Note: In my script the bit-code goes from base to tip, other scripts or even official documentation may be different.

BitCode

The keys only have 7 ridges based on documentation linked above. This gives a total key-space of 7^7 or 823,543 different combinations.

With such a small combination of ridges its not hard to see why lock-picking isn’t difficult. Not only that but the keys are pretty easy to duplicate based off visual identification, the SNEAKEY system deminstrated this as shown here.

OpeSCAD Render

Cut comparison

Cut - Lock

In total i did this entire project in just a few hours, its scary how simple many of these keys are in design. I would estimate that i could duplicate high security keys in a similar time if my printer has the accuracy. Sure some of these high security keys are very difficult to pick but if all it takes is visual inspection of a key to breach a lock then this presents a problem for people who wish to keep things behind locked doors.

Perhaps now with the boom of consumer grade 3D Printers its more important than ever to move to digital keys.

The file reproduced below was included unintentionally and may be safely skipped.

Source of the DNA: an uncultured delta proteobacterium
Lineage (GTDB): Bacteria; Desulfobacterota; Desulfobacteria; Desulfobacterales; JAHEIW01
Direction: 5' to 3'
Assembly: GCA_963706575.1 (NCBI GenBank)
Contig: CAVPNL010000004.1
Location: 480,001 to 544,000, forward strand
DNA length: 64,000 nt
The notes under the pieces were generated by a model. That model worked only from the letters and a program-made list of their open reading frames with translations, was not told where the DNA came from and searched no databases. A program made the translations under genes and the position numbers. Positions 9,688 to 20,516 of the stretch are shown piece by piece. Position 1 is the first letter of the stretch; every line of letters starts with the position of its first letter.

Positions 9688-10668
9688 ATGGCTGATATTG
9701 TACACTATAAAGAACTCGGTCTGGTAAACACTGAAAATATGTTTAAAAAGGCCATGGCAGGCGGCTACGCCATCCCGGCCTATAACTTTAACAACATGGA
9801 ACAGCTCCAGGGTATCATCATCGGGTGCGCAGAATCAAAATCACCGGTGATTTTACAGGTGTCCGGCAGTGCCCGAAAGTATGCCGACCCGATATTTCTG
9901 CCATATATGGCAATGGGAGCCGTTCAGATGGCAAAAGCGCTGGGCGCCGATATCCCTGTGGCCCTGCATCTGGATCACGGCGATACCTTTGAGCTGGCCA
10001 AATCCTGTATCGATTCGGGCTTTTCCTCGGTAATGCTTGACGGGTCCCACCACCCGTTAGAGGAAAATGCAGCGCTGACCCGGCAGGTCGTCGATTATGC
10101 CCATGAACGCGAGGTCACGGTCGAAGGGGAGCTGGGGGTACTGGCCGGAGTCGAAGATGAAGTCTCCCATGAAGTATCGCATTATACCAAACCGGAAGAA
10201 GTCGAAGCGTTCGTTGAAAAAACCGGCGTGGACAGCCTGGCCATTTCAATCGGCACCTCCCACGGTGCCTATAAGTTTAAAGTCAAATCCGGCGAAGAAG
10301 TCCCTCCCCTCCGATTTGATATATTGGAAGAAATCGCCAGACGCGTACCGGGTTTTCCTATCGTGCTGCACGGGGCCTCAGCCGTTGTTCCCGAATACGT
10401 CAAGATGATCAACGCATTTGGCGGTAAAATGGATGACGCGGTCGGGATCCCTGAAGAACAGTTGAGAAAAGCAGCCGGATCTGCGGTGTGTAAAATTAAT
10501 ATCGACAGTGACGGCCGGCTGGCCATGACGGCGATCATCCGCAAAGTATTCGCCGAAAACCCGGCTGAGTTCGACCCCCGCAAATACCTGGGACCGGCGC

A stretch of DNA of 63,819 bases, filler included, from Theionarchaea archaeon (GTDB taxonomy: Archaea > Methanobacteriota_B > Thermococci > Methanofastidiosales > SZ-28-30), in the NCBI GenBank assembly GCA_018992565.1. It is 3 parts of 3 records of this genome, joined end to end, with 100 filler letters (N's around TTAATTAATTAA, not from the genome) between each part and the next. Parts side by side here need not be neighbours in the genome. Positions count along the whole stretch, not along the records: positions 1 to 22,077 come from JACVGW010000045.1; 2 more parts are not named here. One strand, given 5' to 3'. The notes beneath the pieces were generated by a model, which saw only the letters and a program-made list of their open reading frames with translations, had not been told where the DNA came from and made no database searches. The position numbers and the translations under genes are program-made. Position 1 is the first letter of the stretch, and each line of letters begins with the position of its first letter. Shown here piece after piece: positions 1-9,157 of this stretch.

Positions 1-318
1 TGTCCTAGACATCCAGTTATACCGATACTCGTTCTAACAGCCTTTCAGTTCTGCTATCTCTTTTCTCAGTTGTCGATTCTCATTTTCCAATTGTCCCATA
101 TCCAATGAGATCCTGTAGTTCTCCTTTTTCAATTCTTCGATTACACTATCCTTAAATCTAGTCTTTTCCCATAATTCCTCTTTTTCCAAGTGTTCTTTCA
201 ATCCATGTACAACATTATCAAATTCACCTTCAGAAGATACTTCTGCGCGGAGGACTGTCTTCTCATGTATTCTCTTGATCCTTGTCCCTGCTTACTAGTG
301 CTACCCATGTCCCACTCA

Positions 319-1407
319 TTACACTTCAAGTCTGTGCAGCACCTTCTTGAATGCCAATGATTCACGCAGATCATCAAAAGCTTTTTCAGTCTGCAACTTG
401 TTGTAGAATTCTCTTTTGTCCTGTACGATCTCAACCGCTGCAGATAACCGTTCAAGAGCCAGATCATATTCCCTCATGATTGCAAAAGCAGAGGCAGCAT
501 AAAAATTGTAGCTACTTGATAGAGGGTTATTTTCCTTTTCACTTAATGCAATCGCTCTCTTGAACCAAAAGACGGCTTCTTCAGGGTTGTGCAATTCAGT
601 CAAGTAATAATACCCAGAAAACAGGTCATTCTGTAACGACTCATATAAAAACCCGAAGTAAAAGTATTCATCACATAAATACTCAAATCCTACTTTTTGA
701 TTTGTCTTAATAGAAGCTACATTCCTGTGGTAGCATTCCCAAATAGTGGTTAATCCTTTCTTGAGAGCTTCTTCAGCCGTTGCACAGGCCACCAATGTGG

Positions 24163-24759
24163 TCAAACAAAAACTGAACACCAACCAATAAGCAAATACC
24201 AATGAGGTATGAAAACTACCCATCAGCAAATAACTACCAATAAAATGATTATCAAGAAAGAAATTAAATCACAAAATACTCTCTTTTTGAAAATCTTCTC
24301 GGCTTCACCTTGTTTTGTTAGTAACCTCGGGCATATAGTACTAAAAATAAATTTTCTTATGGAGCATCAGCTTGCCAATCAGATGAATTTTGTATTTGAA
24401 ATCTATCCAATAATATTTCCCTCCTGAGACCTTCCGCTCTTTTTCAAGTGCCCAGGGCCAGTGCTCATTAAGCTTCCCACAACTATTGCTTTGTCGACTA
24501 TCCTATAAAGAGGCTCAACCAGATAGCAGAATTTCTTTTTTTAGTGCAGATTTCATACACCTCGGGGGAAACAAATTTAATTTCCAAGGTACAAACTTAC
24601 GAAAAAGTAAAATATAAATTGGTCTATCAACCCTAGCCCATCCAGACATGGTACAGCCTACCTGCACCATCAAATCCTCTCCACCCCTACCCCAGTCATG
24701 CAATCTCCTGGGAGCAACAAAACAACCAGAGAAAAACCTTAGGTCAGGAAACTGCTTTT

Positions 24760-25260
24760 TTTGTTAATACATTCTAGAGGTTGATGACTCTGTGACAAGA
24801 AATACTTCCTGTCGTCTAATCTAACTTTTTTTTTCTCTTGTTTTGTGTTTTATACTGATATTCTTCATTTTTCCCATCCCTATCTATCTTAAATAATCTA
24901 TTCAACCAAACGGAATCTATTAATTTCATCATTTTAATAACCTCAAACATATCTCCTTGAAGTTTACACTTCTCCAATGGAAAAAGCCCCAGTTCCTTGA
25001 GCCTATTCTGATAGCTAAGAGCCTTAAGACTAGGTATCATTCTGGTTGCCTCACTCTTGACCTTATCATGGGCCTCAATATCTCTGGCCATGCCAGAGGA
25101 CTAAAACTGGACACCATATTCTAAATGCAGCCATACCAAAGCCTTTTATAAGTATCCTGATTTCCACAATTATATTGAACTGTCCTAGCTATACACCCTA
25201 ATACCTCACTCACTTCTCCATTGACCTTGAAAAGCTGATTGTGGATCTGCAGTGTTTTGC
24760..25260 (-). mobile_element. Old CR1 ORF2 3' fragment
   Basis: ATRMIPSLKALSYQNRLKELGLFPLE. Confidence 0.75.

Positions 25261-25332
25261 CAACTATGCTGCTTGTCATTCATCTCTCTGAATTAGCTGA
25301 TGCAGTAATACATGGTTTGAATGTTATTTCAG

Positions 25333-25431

Motorbike Clock Part 1

I bought 3 Samsung 2233 120hz LCD’s on the cheap before they where being discontinued over a year ago. They are great screens and the 120hz refresh rate is just very nice on the eyes.

However one of them broke! Devastated i immediately took the thing apart. It would turn on for only a second, the back-light would flash and turn off with the LCD still functioning, a broken backlight. Having encounterd the problem many many times i immediately thought it was a leaky capacitor. Easy enough thing to fix, replace a few broken capacitors with some from jaycar. However all the capacitors where 100% fine.

I checked the primary rails of 13v, 5v, 3.3v and they where all fine when the screen was on. So its not the capacitors or the rails. So i checked the Backlight control lines that lead into the power supply for spikes or changes. Everything still operating as expected.

Backlight

I followed where the control lines lead on the PCB and was lead to a Control chip. After some probing i noticed one of its feed back lines was out of the expected range according to the datasheet of 1-2v. Its lines connected to a set of transistors that in turn connected to the LCD inverter output.

Backlight outline

This meant that either the MOSFET was blown or the transformer was broken. Some probing later and it appeared as if the MOSFET was working fine. I then de-soldered the transformer to measure its coil resistance.

Coil resistance

The identical secondary coils where out of sync by a massive 40%! 881 and 1233 ohms respectively. I have zero idea how a passive component could fail like this but it has.

I ordered a replacement off ebay here and the screen was then fine! The coil resistance was 890 ohms on both secondary coils The feedback loop was then stable at 1.5V. Exactly between the expected range of 1-2V